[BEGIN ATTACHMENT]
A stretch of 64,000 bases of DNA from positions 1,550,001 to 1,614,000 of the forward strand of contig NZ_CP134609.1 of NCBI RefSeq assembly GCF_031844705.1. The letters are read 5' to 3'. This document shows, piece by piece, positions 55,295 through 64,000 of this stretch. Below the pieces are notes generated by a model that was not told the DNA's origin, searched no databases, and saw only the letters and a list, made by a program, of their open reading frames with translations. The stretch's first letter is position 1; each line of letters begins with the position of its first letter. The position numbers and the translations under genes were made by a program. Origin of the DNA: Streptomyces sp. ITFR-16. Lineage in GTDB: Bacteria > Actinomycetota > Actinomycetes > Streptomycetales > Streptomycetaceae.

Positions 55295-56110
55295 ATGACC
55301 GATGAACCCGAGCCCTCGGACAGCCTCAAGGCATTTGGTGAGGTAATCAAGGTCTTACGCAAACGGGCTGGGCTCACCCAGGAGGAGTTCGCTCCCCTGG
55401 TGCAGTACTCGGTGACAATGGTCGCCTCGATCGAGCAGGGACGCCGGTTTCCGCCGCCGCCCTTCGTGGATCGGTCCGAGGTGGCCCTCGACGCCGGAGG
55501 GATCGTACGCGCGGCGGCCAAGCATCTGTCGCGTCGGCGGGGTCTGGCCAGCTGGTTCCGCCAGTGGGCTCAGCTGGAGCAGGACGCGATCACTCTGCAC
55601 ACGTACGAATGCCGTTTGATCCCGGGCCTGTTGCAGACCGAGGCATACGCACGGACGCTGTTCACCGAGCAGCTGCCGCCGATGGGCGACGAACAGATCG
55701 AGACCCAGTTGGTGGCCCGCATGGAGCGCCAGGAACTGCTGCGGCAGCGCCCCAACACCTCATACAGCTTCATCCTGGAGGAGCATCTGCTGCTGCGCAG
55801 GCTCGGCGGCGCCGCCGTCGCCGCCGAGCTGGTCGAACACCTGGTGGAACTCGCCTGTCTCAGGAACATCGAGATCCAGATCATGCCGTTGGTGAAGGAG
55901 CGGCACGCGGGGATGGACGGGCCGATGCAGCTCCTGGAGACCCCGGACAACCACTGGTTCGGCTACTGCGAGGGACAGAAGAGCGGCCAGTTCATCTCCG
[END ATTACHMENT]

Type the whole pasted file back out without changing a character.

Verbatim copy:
A stretch of 64,000 bases of DNA from positions 1,550,001 to 1,614,000 of the forward strand of contig NZ_CP134609.1 of NCBI RefSeq assembly GCF_031844705.1. The letters are read 5' to 3'. This document shows, piece by piece, positions 55,295 through 64,000 of this stretch. Below the pieces are notes generated by a model that was not told the DNA's origin, searched no databases, and saw only the letters and a list, made by a program, of their open reading frames with translations. The stretch's first letter is position 1; each line of letters begins with the position of its first letter. The position numbers and the translations under genes were made by a program. Origin of the DNA: Streptomyces sp. ITFR-16. Lineage in GTDB: Bacteria > Actinomycetota > Actinomycetes > Streptomycetales > Streptomycetaceae.

Positions 55295-56110
55295 ATGACC
55301 GATGAACCCGAGCCCTCGGACAGCCTCAAGGCATTTGGTGAGGTAATCAAGGTCTTACGCAAACGGGCTGGGCTCACCCAGGAGGAGTTCGCTCCCCTGG
55401 TGCAGTACTCGGTGACAATGGTCGCCTCGATCGAGCAGGGACGCCGGTTTCCGCCGCCGCCCTTCGTGGATCGGTCCGAGGTGGCCCTCGACGCCGGAGG
55501 GATCGTACGCGCGGCGGCCAAGCATCTGTCGCGTCGGCGGGGTCTGGCCAGCTGGTTCCGCCAGTGGGCTCAGCTGGAGCAGGACGCGATCACTCTGCAC
55601 ACGTACGAATGCCGTTTGATCCCGGGCCTGTTGCAGACCGAGGCATACGCACGGACGCTGTTCACCGAGCAGCTGCCGCCGATGGGCGACGAACAGATCG
55701 AGACCCAGTTGGTGGCCCGCATGGAGCGCCAGGAACTGCTGCGGCAGCGCCCCAACACCTCATACAGCTTCATCCTGGAGGAGCATCTGCTGCTGCGCAG
55801 GCTCGGCGGCGCCGCCGTCGCCGCCGAGCTGGTCGAACACCTGGTGGAACTCGCCTGTCTCAGGAACATCGAGATCCAGATCATGCCGTTGGTGAAGGAG
55901 CGGCACGCGGGGATGGACGGGCCGATGCAGCTCCTGGAGACCCCGGACAACCACTGGTTCGGCTACTGCGAGGGACAGAAGAGCGGCCAGTTCATCTCCG